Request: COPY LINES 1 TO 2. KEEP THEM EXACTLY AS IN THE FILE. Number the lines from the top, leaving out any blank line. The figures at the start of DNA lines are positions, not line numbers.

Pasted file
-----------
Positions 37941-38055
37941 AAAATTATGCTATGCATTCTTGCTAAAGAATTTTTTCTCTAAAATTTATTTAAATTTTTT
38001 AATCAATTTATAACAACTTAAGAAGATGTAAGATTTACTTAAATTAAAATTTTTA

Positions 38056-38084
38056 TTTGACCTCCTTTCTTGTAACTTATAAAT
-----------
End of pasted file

Positions 37941-38055
37941 AAAATTATGCTATGCATTCTTGCTAAAGAATTTTTTCTCTAAAATTTATTTAAATTTTTT